people? She died in 1998, after making Poltergeist III...
Simon Mayo and Paul "Sunday Show" Tonkinson keep the tension
simmering until Cthulu gorefest THE UNNAMABLE RETURNS
(1.10am, Fri, BBC1) - wouldn't "HP Lovecraft" be a great
name for a goth sex shop?... while 4Later's EXPLOITICA (from
1.15am, Fri, C4) pores over now-tame burlesque strippers
like inexplicably popular pin-up Betty Page... Saturday is
morally complex Western day starting just after HIGH NOON
(12.35pm, Sat, BBC2) then moseying on over to dreamy-looking
Eastwood-inspiring SHANE (2pm, Sat, BBC2)... Carol
Vorderman's tarty alter-ego Davina McCall takes the public
on death-defying stunts in DON'T TRY THIS AT HOME (6.10pm,
Sat, ITV) - too much emphasis on the "defying", we reckon...
while C4 rakes over the coals of previous conflicts with
Cold War espionage gadgetry in THE SPYING GAME (7.25pm, Sat,
C4), a repeat of slow but interesting Enigma crypto docu
STATION X (7.55pm, Sat, C4), one of those '60s WW2 airwar
epics BATTLE OF BRITAIN (8.55pm, Sat, C4), and post-war jet
bomber porn CLASSIC AIRCRAFT (8.30pm, Tue, C4)... watch for
the Wes Craven/ Evil Dead in-jokes in low-tech cybergirl
RoboCop rip-off THE DEMOLITIONIST (10.50pm, Sat, C5)...
tragically, all-action costume romp THE SCARLET PIMPERNEL
(8pm, Sun, BBC1) seems specifically designed to pander to
Richard E Grant's bizarre notions of grandeur... and it's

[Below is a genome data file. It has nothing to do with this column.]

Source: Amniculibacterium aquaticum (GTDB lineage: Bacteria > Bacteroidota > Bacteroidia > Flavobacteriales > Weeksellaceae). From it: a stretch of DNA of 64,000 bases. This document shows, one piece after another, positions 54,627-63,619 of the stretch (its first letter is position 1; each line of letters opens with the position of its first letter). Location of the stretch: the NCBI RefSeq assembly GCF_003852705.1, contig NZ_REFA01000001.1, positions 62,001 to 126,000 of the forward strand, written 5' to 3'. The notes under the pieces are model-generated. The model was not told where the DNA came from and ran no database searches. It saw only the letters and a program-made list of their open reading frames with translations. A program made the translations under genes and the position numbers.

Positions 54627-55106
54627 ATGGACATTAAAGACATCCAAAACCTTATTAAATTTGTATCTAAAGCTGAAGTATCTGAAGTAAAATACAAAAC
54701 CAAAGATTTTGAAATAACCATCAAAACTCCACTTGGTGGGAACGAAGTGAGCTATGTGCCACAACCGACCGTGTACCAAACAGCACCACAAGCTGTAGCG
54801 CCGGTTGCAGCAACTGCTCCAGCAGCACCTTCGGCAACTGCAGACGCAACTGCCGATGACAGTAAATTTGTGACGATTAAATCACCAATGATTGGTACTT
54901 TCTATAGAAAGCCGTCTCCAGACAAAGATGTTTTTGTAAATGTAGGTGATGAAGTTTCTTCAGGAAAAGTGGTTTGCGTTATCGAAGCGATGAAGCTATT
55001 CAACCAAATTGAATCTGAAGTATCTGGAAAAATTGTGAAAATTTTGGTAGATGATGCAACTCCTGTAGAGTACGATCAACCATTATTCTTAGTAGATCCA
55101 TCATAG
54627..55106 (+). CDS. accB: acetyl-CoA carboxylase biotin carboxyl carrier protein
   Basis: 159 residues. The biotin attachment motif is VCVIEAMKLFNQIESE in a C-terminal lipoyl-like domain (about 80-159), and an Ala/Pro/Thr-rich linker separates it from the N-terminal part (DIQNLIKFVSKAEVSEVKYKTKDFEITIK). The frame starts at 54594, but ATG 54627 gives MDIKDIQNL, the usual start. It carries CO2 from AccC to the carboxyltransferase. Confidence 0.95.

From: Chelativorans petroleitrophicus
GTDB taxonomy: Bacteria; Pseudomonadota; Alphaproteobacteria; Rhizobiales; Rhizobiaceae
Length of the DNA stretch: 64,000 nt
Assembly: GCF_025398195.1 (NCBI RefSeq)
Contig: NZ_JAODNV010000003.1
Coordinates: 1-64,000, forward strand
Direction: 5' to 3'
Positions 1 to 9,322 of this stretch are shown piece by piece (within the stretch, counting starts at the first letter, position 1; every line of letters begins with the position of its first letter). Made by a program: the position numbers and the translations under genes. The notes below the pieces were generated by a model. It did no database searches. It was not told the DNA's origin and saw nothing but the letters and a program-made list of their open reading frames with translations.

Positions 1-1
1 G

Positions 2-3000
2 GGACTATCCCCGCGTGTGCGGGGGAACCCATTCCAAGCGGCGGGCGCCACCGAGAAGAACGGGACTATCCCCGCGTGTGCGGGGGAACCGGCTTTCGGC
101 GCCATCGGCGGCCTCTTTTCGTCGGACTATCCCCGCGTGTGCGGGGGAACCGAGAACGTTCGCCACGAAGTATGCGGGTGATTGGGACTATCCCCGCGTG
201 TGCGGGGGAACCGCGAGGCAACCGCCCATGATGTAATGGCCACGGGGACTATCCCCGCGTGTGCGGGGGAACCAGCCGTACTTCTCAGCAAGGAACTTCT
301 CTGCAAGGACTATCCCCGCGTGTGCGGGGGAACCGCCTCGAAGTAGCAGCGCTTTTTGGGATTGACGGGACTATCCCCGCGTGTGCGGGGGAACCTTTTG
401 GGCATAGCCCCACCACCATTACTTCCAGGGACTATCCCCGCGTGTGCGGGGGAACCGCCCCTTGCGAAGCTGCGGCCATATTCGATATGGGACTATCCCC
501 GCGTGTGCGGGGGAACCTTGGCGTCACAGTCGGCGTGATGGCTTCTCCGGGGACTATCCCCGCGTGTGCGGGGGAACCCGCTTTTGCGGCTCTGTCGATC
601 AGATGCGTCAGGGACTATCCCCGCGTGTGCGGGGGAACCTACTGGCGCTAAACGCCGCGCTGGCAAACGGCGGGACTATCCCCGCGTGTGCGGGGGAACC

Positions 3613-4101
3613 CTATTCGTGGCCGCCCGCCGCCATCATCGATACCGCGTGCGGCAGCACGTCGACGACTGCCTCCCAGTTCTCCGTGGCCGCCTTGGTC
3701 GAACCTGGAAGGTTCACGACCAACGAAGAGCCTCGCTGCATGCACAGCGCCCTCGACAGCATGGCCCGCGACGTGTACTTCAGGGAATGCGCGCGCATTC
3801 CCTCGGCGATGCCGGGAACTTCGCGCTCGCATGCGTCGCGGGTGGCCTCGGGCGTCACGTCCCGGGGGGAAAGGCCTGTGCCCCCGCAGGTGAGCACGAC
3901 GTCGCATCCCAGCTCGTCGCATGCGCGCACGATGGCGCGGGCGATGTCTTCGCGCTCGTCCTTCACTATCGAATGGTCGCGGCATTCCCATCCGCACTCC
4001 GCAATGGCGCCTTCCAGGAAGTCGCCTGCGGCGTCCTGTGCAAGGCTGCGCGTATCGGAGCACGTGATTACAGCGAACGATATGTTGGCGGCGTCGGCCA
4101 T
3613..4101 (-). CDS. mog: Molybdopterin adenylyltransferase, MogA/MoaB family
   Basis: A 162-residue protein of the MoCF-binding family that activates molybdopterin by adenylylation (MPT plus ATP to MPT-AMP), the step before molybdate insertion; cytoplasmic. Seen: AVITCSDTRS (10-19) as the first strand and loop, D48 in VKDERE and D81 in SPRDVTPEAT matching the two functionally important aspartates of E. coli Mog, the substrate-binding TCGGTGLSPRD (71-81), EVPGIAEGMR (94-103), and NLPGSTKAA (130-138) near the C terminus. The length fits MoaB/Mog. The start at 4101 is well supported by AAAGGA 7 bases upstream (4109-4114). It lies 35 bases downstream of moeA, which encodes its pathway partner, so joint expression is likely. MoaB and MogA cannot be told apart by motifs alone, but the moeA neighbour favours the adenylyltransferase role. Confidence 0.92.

clueless metamorphic soon-to-be-superseded night on C5, with
Michael Jackson's MOONWALKER (5.50pm, Sun, C5) followed by
original movie version of BUFFY THE VAMPIRE SLAYER (9pm,
Sun, C5)... STAR TREK: DS9 (8pm, Mon, Sky1) flaunts its
scientific ignorance by *shrinking* the cast to a point
where their metabolisms couldn't possibly function (btw,
Disney Paris really are opening a "Honey I Shrunk The
Audience" show)... HORIZON (9.30pm, Thu, BBC2) shows its
relevance to everyday life with something to do with
universe expansion... and last week's was a bit tame, but
VIDZ (1.40am, Thu, C4) could be 1999's most promising
programme, largely for its pioneering use of the phrase
"wanking with envy"...
FILM>> "Pretty fly for a Warren Beatty movie" is the
remarkable verdict on wildly confused passionate
anti-politics rant BULWORTH (imdb: hitwoman / insurance /
interracial-love / liberals / los-angeles / love /
may-december-romance / political-campaign /
political-corruption / political-satire /
politically-incorrect / political / politicians / rap /
satire / senator / socialism / south-central / suicide /
vulgarity / afro-american / assassination-attempt /
assassination / black / california / controversial /
drug-dealer / election / gangs / hip-hop / hitman) - but
then again, remember how critics rave over any lame
Hollywood output that's got even a hint of subversive satire
(Wag The Dog, The Truman Show)... sticking with the
Presidential theme, the ghost of a former First Lady
comiserating with the current one over their errant menfolk
isn't the plot of moving cello-playing mad genius unofficial
Shine-sequel HILARY AND JACKIE (imdb: biographical) - shows